Matt Lonsdale is a graduate of the Schulich School of Law at Dalhousie University.
It’s no secret that domain names have value on the secondary market, with desirable domain names fetching upwards of $1 million. A recent Court of Appeal of Ontario decision (Tucows.com Co. v. Lojas Renner S.A., 2011 ONCA 548) has clarified that, at least for some purposes, domain names can be considered personal property.
The question arose from a dispute over the domain name renner.com between Tucows, a domain name registrar incorporated in Nova Scotia with headquarters in Toronto, and Renner, a Brazilian department store chain. Tucows had purchased renner.com as part of a bulk purchase of over 30,000 domain names from another company. Seeking to pre-empt a complaint by Renner under the UDRP, Tucows sought a ruling from the Ontario courts that it had a legitimate interest in the domain, that the domain name was not registered or being used in bad faith, and most importantly, that Renner was not entitled to a transfer of the domain. In responding to a motion from Renner to permanently stay Tucows’ action for want of jurisdiction, Tucows relied on rule 17.02(a) of Ontario’s Rules of Civil Procedure, which states that a party outside of Ontario can be served without leave of the court provided that the claim is in respect of personal property inside of Ontario.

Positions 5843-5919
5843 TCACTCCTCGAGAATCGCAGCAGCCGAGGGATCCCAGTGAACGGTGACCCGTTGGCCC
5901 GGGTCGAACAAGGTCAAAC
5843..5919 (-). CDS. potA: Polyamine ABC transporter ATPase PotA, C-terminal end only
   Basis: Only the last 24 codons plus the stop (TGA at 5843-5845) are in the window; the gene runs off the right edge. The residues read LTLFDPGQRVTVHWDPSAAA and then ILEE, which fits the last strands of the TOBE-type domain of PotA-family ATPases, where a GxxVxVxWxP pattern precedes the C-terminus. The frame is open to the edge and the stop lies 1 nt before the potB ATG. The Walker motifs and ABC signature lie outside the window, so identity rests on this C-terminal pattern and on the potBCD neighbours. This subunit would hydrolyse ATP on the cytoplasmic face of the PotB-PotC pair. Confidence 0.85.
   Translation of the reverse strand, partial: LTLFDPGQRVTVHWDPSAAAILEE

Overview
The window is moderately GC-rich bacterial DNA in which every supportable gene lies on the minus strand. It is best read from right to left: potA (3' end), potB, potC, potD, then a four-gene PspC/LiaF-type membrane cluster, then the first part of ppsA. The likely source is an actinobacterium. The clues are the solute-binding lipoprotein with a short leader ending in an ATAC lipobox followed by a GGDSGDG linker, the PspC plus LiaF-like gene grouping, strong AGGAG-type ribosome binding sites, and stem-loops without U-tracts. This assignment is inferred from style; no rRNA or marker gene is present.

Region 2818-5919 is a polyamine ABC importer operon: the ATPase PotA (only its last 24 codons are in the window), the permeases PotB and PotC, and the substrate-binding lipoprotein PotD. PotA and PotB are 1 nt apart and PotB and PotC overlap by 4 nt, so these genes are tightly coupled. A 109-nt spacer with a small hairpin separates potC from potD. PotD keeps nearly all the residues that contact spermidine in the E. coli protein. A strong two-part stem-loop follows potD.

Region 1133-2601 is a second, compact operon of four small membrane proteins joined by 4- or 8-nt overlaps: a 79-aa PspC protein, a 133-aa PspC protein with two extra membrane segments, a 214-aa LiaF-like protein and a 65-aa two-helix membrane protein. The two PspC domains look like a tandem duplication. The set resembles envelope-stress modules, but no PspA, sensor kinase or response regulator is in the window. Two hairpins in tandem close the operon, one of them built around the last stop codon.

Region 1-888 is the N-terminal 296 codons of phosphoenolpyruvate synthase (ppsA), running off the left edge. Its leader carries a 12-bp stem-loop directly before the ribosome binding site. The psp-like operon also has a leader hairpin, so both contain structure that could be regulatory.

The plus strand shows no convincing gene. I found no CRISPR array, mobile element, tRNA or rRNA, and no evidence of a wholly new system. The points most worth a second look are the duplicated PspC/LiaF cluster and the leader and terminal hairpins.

The court found that while Canadian jurisprudence was unhelpful in deciding the issue, the “dominant view emerging from international jurisprudence and academic commentary appears to be that domain names are a new type of intangible property”. As the Rules of Civil Procedure did not offer a definition of “personal property”, it was the common law conception of what constitutes property which was relevant for the purposes of interpreting rule 17.02(a). Citing the SCC’s decision in Saulnier, the court held that possession and control over a domain name gave an individual rights sufficiently similar to the rights considered to define a property interest at common law.
Furthermore, the domain named constituted personal property in Ontario, the second necessary element of rule 17.02(a). Rule 17.02(a) gave the court the power to settle disputes in relation to tangible or intangible property. The court analogized the situation to the question in copyright law of where a communication took place and found the factors from those cases to be useful in deciding where a domain name should be considered to exist. Citing SOCAN v. CAIP, the court agreed that “[i]n terms of the Internet, relevant connecting factors would include the situs of the content provider, the host server, the intermediaries and the end user”.
Ultimately, Renner’s motion to stay the action was dismissed. As the decision did not rely on anything specific to the Rules of Civil Procedure beyond the lack of a definition of “personal property”, it’s likely that we’ll see the decision, or at least the line of reasoning from the decision, being used to support claims that domain names should be considered personal property in other contexts as well. Given the high market value attributed to some domain names, bankruptcy cases are a likely candidate.
The situation in this case is unique in that Tucows is both the registrar and registrant of the domain name. Hence, arguments over the effects of any licensing terms in the contractual agreement between the registrar and registrant, as have been seen in some US cases which deal with similar issue, were irrelevant.